The Federal Reserve adopted QE3 on December 12, 2012, in order to hold down long-term rates, especially mortgage rates. In a press release, it announced:
The Committee is maintaining its existing policy of reinvesting principal payments from its holdings of agency debt and agency mortgage-backed securities in agency mortgage-backed securities and, in January, will resume rolling over maturing Treasury securities at auction. Taken together, these actions should maintain downward pressure on longer-term interest rates, support mortgage markets, and help to make broader financial conditions more accommodative.
Result: the opposite. Rates have jumped.
The decision-makers at the Federal Reserve are Keynesians. They do not understand economic cause and effect. They create counterfeit money and expect this to lower long-term rates. It lowers short-term rates, but increases long-term rates. People want to hedge against rising prices.
In his 1949 book, Human Action, Ludwig von Mises described what is going on. Lenders are hedging against rising prices.
He who expects a rise in certain prices enters the loan market as a borrower and is ready to allow a higher gross rate of interest than he would allow if he were to expect a less momentous rise in prices or no rise at all. On the other hand, the lender, if he himself expects a rise in prices, grants loans only if the gross rate is higher than it would be under a state of the market in which less momentous or no upward changes in prices are anticipated. The borrower is not deterred by a higher rate if his project seems to offer such good chances that it can afford higher costs. The lender would abstain from lending and would himself enter the market as an entrepreneur and bidder for commodities and services if the gross rate of interest were not to compensate him for the profits he could reap this way. The expectation of rising prices thus has the tendency to make the gross rate of interest rise, while the expectation of dropping prices makes it drop (p. 540).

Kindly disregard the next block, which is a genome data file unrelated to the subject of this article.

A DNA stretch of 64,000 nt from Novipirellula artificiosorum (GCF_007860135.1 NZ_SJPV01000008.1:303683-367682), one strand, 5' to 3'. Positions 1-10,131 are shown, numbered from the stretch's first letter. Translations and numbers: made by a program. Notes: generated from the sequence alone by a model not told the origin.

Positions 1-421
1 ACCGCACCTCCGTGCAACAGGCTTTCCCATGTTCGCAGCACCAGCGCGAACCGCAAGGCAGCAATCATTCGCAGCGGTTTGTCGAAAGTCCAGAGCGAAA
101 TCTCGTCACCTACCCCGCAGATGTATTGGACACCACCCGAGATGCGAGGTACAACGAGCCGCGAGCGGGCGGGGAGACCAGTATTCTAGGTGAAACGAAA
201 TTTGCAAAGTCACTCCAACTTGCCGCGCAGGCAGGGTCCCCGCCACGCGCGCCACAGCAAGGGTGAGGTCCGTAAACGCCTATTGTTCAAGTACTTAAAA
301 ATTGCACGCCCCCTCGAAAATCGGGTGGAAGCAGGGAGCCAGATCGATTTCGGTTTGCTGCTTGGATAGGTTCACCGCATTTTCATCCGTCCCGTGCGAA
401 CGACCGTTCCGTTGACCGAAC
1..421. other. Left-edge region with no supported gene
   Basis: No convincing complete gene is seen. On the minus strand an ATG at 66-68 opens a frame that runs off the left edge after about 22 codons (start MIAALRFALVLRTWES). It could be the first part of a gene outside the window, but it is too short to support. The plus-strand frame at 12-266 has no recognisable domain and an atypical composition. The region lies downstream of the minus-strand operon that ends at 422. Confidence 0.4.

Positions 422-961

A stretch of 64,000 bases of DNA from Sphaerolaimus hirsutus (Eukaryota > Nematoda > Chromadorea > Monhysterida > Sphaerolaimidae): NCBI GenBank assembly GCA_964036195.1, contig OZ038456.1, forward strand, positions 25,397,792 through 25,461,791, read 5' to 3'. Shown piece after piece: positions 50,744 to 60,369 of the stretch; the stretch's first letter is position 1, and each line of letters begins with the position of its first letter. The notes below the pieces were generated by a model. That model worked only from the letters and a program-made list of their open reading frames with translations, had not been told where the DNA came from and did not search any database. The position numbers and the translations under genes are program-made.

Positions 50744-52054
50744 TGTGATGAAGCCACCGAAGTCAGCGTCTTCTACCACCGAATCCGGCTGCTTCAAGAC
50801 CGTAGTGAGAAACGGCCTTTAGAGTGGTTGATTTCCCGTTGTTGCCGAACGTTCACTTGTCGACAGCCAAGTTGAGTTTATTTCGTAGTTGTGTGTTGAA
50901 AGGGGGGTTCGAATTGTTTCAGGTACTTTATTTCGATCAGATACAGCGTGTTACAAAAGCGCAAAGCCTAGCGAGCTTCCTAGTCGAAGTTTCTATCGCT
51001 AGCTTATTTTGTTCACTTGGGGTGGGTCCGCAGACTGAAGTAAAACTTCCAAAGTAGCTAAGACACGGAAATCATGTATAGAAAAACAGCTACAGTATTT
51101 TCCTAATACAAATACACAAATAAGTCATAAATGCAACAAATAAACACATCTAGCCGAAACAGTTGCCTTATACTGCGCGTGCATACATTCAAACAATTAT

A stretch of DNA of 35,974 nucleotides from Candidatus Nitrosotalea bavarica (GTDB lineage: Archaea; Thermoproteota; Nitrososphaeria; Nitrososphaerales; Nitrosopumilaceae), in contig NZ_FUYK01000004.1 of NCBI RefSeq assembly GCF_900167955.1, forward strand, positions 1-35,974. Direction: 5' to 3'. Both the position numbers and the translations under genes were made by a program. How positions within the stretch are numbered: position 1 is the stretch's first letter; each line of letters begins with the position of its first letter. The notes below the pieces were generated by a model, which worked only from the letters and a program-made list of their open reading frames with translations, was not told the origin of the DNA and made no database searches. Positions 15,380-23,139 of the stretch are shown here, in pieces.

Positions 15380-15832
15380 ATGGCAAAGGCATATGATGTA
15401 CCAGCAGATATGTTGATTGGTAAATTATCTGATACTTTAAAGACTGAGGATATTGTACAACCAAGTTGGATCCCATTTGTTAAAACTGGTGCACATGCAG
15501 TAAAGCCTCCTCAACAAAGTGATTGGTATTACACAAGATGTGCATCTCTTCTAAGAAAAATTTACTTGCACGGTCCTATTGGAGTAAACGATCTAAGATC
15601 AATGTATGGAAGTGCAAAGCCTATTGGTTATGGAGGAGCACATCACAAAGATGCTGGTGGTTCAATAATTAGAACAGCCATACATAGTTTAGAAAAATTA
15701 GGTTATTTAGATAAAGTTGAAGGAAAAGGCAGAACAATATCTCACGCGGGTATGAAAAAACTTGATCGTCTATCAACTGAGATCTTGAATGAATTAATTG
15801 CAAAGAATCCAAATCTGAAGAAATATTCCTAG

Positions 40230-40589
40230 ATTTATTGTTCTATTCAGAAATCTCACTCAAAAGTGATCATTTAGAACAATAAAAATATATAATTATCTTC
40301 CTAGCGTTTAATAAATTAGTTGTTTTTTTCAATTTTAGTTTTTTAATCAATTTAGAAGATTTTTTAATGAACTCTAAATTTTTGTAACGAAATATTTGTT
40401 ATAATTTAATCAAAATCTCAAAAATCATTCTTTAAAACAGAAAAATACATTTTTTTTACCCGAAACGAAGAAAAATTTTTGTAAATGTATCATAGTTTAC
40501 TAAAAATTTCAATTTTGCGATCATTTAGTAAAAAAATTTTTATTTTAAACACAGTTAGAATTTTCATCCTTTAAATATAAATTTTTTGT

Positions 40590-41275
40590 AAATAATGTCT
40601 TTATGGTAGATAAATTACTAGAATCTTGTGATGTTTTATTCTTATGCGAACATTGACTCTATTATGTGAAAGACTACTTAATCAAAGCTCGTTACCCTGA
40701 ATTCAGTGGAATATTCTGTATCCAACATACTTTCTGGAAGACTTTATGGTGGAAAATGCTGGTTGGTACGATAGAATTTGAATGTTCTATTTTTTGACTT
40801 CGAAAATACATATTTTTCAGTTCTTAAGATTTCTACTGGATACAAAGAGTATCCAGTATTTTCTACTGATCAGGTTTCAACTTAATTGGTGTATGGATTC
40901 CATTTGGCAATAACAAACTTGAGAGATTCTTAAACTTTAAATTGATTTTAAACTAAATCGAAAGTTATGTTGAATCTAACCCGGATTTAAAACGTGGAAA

Investors think prices will rise. The economists at the Federal Reserve did not factor this into their plans.
Rising long-term rates will force down bond prices. The bond bubble will pop.
Keynesians are hampered. They do not understand economics. This puts them at a disadvantage when they devise their monetary policies.